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Capacity Law will not be in place until “early next year”

Capacity Law will not be in place until “early next year”

Thursday 11 November 2021

Capacity Law will not be in place until “early next year”


It will be several months before a new law commences to protect people who can no longer look after their own affairs.

Citizens Advice Guernsey and the Guernsey Cheshire Home recently called on the States to introduce the long-overdue Capacity Law this year. But the Committee for Health & Social Care now says it expects to publish its proposals "in quarter one 2022 for a States' meeting early next year".

Currently, the Powers of Attorney and Affidavits (Bailiwick of Guernsey) Law 1995 allows somebody to transfer authority over their affairs to another person. However, if the person transferring later loses mental capacity to pass on their authority, the transfer of power lapses.

The previous States agreed the Capacity Law in April 2020. The Law includes the concept of lasting powers of attorney - where someone can transfer authority to another person permanently.

At that time, Deputy Heidi Soulsby, then President of the Committee for Health & Social Care, said the Capacity Law "means the community will have access to legislation that will protect them and enable them to plan for their futures" and "take[s] account of best practice and learning from other jurisdictions". 

However, the Law has not yet commenced. 

Deputy Soulsby told Express that drafting the details of the Law is complicated and time consuming and that it is "important to get it right rather than rush it".

“I do know that it is not simply a process of just turning the Capacity Law on and that it is not just about the legislation itself,” she said. “Consultation with key groups has had to be undertaken, the registration process has to be sorted with the Greffe and codes of practice have to be finalised.”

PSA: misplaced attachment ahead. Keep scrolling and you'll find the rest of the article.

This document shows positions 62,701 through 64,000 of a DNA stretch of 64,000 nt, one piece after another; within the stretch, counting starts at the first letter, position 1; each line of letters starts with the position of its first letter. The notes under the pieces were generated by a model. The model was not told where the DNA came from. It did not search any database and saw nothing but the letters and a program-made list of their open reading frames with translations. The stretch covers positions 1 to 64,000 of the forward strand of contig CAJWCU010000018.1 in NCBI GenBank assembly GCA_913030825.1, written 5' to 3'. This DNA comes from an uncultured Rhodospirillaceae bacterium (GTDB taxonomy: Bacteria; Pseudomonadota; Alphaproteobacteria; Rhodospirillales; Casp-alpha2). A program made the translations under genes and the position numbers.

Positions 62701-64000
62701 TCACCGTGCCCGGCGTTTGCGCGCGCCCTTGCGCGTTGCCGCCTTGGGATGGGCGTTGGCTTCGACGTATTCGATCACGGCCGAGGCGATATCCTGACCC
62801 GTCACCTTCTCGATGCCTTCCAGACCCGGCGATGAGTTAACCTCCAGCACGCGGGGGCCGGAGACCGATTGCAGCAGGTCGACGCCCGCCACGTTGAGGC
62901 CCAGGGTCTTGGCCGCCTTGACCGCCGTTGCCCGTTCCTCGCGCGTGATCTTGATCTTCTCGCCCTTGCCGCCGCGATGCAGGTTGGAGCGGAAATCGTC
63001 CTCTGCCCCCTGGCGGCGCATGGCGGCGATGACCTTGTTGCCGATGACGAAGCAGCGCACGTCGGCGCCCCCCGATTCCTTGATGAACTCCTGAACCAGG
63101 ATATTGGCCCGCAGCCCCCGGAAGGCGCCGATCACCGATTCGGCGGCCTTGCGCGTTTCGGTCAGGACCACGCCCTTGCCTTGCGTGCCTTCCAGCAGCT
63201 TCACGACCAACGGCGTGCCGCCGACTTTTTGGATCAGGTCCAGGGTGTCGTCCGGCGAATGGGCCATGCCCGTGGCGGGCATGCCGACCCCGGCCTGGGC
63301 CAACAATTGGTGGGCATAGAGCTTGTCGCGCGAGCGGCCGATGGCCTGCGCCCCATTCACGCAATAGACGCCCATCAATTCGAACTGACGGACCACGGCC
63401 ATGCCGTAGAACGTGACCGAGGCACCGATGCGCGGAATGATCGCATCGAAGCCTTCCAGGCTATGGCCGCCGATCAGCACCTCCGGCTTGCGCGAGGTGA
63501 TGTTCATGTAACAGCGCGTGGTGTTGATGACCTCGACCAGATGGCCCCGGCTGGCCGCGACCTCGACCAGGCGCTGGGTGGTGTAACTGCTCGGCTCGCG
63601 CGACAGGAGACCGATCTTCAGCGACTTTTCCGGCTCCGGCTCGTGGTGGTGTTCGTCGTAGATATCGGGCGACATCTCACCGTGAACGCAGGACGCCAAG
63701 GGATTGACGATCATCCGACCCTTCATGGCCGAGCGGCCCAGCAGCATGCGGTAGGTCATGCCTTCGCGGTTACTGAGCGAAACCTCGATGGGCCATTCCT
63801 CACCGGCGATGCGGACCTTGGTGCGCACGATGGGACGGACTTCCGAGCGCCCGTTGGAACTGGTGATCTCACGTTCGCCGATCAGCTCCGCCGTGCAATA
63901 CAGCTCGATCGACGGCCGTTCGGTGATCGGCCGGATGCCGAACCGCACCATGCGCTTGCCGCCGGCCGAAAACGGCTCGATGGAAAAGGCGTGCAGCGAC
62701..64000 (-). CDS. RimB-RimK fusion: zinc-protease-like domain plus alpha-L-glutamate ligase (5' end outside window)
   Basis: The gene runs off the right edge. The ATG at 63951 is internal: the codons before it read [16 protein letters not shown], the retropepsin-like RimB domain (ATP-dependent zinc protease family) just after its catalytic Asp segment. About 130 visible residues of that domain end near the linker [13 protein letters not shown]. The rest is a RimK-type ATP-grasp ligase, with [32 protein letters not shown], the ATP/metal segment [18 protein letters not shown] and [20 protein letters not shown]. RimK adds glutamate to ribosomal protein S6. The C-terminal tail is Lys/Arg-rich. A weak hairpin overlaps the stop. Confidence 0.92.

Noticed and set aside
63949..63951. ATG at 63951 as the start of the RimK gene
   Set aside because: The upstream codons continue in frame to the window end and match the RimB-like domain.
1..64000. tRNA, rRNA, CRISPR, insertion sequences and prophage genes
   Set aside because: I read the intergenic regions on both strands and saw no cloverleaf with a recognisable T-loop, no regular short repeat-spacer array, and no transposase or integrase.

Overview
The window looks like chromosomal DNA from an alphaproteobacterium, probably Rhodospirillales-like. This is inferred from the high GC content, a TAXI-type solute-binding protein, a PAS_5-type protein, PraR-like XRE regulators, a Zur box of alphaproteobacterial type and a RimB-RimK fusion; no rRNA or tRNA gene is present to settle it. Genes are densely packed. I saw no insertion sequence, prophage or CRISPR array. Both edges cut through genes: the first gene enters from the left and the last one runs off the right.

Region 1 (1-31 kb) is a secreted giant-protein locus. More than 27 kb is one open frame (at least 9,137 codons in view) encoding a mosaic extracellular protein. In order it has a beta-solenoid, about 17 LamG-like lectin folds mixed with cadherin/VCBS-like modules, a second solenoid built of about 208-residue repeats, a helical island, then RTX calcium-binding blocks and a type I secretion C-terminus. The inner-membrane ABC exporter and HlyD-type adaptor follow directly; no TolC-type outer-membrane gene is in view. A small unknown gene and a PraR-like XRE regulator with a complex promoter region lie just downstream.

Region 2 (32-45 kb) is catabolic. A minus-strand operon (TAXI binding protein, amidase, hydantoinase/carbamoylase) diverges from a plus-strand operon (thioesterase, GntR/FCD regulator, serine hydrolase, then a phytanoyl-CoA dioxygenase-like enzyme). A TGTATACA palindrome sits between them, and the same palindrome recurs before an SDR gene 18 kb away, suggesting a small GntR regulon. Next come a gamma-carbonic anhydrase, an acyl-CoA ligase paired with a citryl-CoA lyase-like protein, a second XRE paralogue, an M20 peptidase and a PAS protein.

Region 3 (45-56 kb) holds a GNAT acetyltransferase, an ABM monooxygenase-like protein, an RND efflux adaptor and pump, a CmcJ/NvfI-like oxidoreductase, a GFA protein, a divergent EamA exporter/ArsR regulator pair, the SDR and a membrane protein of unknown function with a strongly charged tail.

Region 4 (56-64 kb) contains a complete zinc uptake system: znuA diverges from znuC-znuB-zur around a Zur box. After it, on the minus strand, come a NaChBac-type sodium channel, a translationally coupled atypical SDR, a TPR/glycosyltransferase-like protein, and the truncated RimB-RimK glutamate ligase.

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Pictured: The Committee for Health & Social Care said: "The introduction of lasting powers of attorney will allow an individual to plan ahead for a time when they may no longer have capacity by appointing another person as the 'attorney' to make decisions on their behalf."

The delay in the commencement of the Law has caused frustration and uncertainty for some groups and individuals who are awaiting lasting powers of attorney to avoid resorting to complicated and expensive legal proceedings to transfer authority over personal affairs. 

“This relatively simple legislation would make the process much more straightforward and would put the decision-making power in the hands of the individual involved, much like the case with making a will,” said Rob Shepherd, Chairman of the Guernsey Cheshire Home. He had called on the States to put the new Law in place this year.

The Committee for Health & Social Care said that it recognises the importance of the Law and has prioritised "development of the necessary legal framework to enable islanders to register lasting powers of attorney in a straightforward way".

“Every effort is being made to finalise the Ordinance [secondary legislation], which the Committee expects to publish in quarter one of 2022 for a States meeting early next year,” said the Committee.

“In the meantime, progress is being made to finalise the registration process through the Greffe and complete the necessary legislative drafting, together with finalising the code of practice that will assist the community and organisations to understand the requirements of lasting powers of attorney.”

The Director of the Board of GCH welcomed the Committee's words but wanted clarification on its timetable. 

"We're absolutely delighted that [the Committee] has engaged at this time, but we'd like an actual date," said Barrie Duerden.

"We know they'll publish it in the first quarter of next year, but we don't have an actual date for when it will be put before the States. We want clarification on timing."

 

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